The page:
Some welcome news to begin your Thursday: The League of American Bicyclists just announced that after a rigorous application process, Philadelphia has moved up in the Bicycle Friendly Communities ranking from Bronze to Silver. We were one of six cities to take the step up in the ranks, and by far the largest out of those. In the state profile on the League’s website, you’ll note the star next to “encouragement”, one of the 5 E’s by which they measure bike-friendliness. As a proud partner in a variety of projects and programs aimed at encouragement – completing bike and trail plans, grant applications for trail extensions, the signage system, the new map – PCPC is pleased to see this national organization honor Philadelphia with this award and feels we deserve our silver. Our aspiration, of course, is to be the Michael Phelps of bicycle-friendliness. We’ll get there.
Stay tuned for details of a celebratory event! And speaking of bike-friendly-related events, we hope you’ll be heading out this weekend to celebrate the opening of the Connector Bridge (the dark grey structure to the left in the picture above).
Today’s Wonky Wednesday describes a seldom used term we hope will grow in popularity over the coming years: Sidepath. A sidepath is a multi-use sidewalk/trail facility adjacent to a roadway. As you know from previous posts, bicycling on the sidewalk is illegal in Philadelphia unless you are under 12 years of age. On some busy roads, a cyclist must be brave and take the travel lane for safe passage. A sidepath allows some respite from traffic and a more leisurely ride, as well as a wider pedestrian area for dog walking, stroller-pushing, and roller blading.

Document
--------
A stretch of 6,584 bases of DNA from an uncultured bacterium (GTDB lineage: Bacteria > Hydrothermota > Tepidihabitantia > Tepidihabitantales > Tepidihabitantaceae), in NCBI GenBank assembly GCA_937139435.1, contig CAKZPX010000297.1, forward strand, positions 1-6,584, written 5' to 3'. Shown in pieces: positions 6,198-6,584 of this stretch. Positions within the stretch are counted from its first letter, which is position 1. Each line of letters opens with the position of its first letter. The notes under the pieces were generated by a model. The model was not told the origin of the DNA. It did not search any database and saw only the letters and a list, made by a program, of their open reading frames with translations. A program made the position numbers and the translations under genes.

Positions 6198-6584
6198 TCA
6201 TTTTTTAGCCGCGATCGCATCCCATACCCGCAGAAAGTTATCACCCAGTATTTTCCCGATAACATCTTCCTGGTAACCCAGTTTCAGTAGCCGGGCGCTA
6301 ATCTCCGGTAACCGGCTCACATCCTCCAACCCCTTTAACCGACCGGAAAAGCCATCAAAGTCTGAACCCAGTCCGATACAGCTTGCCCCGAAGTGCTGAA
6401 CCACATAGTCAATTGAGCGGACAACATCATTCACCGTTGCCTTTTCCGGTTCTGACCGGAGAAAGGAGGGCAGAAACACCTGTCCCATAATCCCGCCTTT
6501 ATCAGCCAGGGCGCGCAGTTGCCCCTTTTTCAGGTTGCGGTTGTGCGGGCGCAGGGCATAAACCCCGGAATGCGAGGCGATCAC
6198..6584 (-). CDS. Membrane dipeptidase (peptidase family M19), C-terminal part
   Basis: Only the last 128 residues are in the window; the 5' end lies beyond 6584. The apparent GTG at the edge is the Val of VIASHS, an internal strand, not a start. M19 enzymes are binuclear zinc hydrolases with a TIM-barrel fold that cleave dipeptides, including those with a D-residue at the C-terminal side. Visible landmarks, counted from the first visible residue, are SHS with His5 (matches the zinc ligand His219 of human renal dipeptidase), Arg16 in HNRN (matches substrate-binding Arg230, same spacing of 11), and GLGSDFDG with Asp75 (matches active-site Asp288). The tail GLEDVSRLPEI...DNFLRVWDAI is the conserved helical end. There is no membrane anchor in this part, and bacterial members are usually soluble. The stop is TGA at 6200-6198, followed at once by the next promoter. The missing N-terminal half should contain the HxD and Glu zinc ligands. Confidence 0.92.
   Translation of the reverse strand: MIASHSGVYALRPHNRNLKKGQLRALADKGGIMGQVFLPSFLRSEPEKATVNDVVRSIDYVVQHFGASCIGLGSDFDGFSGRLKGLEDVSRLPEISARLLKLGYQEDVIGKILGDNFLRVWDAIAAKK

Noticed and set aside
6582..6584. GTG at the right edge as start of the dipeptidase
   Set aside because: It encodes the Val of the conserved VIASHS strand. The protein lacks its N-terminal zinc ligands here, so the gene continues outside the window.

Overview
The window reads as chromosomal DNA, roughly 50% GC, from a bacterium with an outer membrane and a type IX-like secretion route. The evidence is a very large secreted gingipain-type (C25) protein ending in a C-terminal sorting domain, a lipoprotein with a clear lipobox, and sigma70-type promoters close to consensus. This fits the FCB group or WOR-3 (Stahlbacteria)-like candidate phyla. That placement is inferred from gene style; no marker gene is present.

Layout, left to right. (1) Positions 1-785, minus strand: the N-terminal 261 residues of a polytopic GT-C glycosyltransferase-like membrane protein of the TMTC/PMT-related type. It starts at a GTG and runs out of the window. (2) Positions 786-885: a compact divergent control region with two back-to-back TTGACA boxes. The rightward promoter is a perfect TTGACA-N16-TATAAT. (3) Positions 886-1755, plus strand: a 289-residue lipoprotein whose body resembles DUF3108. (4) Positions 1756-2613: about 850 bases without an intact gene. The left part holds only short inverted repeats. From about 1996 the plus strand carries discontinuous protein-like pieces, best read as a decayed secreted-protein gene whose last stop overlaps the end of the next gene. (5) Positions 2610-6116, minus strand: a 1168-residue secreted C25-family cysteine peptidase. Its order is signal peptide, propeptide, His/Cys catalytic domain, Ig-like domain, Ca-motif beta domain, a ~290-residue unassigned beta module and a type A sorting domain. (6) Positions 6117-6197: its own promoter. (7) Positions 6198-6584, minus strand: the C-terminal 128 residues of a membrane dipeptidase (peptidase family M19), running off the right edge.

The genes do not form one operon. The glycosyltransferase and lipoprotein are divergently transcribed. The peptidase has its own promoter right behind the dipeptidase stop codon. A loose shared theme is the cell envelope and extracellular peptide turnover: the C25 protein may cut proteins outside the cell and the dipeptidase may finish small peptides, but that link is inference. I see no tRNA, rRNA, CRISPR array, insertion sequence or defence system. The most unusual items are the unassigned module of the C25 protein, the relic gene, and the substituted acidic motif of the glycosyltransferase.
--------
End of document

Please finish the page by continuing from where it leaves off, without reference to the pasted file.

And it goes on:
A rendering of the 58th Street Greenway – now under construction. It’s the perfect sidepath illustration.
Go to http://biketotransit.shareabouts.org/ and tell us about bike parking (as in, where we need more of it, or where you’d use it if it were there).
One of the obstacles to public transportation as a viable commuting option is that it isn’t always convenient to where you live or work. “If I’m already getting in my car to drive 3 miles to the train station, then why not just jam out to B101 on the Schuylkill for an hour anyway?”, we hear you saying to yourselves. We totally hear you on this. Of course, our planner response is, “have you ever considered biking to complete your trip, as opposed to driving?” to which your normal person response is probably, “BAHAHAHAHAHA, but silly rabbit, what do I do with my bike all day? It’s not like there’s anywhere to PARK.”
Ah yes, parking, the scourge of many a planning discussion, no matter what type of vehicle you’re trying to stow. That’s where this nifty interactive map from the Bicycle Coalition, SEPTA, PATCO, NJT, DVRPC and Open Plans comes in! They want to hear from you about bike parking at stations. Really anything on that topic at all, including:
1) Where do we need more of it? READ MORE
More and more, you see stories like these creeping up. Research that confirms what we see everyday to be increasingly true in Philadelphia: cities and urbanized areas are growing, more people are living in areas that provide greater transportation choice, and a growing segment of the population is flexing that choice muscle and doing something other than driving.
Installed THIS MORNING: Parking for 44 bikes in front of our office building at 1515 Arch. Why? Because the previous half-dozen racks were full everyday…and because when you make investments in this stuff, you see the return, little by little.
Why do city planners generally support this trend? Well, it’s more fun to plan growing cities than shrinking ones, that’s for sure. READ MORE